Skip to main content
Skip to navigation

April 24, 2014 Volume 35, No. 28

Guest lecturer reveals people’s hidden biases

Alternate text

Mahzarin R. Banaji, a professor of social ethics at Harvard University, said progress is being made in treating one another fairly, but more work needs to be done. Photo courtesy of Harvard University.

Distinguished Lecture Series in Psychological Sciences

Most in the MU community probably think they are progressive in their views on race, gender equality, women’s rights, gay rights and other social issues. 

Deans and directors probably think they make decisions on personnel — who to hire, fire, promote — based on cold hard facts involving job performance. Personal biases are not considered.

But that’s not true. In fact, purity in those decisions is not true at companies and other institutions anywhere in the world.

Those were among the dramatic assertions made April 17 by Harvard University Professor Mahzarin R. Banaji, speaking at the semester’s final installment of the Distinguished Lecture Series in Psychological Sciences. Her lecture was called “Blindspot: The Hidden Biases of Good People.”

Cultural influences and primal predispositions from our evolutionary past have sullied our hearts. We don’t like people who don’t look like us (racism). We favor what our culture favors (thus all kinds of irrational biases). Both men — and women — favor white men for an executive job over a woman who is equally or more qualified.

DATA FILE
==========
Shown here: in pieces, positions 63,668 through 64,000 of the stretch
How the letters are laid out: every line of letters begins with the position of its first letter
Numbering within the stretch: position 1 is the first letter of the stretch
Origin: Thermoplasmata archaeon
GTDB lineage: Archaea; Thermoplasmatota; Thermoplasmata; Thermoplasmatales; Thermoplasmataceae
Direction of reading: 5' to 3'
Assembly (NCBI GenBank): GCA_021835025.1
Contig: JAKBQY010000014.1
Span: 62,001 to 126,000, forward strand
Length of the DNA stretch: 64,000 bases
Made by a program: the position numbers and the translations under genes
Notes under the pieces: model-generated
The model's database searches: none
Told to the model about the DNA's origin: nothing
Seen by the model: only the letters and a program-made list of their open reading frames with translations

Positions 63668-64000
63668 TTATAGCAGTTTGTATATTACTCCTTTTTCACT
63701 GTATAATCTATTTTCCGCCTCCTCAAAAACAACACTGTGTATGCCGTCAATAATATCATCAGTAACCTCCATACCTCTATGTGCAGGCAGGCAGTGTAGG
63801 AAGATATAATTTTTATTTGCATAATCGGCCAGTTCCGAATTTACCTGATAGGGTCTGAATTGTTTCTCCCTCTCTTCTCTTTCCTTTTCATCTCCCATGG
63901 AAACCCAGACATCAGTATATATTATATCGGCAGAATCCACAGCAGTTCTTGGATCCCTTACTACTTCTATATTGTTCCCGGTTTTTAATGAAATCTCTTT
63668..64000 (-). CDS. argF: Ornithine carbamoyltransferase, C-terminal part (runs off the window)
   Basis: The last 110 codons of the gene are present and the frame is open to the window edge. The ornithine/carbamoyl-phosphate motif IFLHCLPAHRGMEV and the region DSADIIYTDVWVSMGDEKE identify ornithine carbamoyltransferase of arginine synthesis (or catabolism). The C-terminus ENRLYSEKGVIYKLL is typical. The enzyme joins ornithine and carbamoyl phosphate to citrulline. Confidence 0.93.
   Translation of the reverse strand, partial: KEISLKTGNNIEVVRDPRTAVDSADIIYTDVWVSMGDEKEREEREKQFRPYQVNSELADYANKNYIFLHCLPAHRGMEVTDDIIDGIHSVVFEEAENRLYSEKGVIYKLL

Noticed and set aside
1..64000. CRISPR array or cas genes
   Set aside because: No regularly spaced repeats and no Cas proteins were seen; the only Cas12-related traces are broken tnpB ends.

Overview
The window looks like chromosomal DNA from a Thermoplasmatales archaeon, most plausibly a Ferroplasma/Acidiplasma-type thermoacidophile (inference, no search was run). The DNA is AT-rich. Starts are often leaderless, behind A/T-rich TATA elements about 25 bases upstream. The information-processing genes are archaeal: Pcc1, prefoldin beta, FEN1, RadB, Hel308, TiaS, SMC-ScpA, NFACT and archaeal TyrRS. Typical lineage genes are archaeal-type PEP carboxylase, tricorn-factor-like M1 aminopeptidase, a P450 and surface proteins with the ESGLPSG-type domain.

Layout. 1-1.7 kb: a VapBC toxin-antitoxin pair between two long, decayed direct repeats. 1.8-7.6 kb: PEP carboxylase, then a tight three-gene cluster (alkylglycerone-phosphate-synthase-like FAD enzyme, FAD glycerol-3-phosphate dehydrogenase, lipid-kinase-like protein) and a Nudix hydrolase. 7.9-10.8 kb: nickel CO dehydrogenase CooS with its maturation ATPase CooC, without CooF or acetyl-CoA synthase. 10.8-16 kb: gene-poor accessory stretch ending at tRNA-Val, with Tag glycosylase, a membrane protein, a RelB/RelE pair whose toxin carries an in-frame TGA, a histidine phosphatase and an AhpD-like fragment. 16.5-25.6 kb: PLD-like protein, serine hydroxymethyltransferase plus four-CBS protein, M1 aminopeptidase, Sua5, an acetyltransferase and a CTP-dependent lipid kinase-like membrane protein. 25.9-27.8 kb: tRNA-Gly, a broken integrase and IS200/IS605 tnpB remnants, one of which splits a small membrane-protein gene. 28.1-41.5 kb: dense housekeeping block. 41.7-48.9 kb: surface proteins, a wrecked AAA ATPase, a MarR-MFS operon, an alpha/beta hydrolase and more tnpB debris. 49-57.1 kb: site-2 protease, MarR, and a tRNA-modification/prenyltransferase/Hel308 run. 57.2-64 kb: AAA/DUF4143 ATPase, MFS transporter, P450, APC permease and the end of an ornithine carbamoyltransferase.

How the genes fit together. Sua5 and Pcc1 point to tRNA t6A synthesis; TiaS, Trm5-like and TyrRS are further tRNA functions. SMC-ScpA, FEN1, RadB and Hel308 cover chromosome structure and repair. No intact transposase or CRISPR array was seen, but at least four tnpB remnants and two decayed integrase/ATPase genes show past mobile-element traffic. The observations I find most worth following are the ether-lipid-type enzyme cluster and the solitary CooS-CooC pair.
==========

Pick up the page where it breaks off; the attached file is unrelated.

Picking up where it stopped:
“Science has told us we might not be the good people we think we are,” Banaji said.

The first reaction to Banaji’s assertions is defensiveness. This might be true, but lecture attendees excluded. Or my office is excluded. Or I am the exception. Banaji, a professor of social ethics, punctured those balloons by giving the Jesse Wrench Auditorium audience the Implicit Association Test.

The audience failed it.

In 1998, Banaji, Tony Greenwald of the University of Washington and Brian Nosek of the University of Virginia founded the Implicit Project, from which was born the Implicit Association Test (IAT). 

IAT reveals the unconscious attitudes and beliefs people have. Someone might truly believe, for example, that they aren’t racist toward African-Americans, or that they consider women as qualified as men to be scientists. But in many cases the test reveals otherwise.

IAT measures the associations among concepts (blacks, gays, women), moral evaluations (good or bad) and cultural stereotypes. Test takers respond quickly, before conscious thought, as images and words flash on a screen. Their responses and response time are logged.

And yet progress toward equality has been made. Banaji pointed out that as late as the 1940s, Yale University had a policy against admitting Jews. A reason given in Yale internal rejection forms was, “He has a Mediterranean nose.” Today such a policy would be unthinkable. This month, Brandan Eich resigned as CEO of Silicon Valley-based Mozilla, creator of the browser Firefox, when it was revealed he financially supported a 2008 California amendment banning gay marriage. Only a few years ago, resigning for not supporting gay marriage would be unheard of. And many women today are CEOs of companies and organizations.

But before the Jesse Wrench audience could feel good about progress in social attitudes and beliefs, Banaji said, “Many things we say today will sound [to future generations] like, ‘He had a Mediterranean nose.’ ”

Take the test at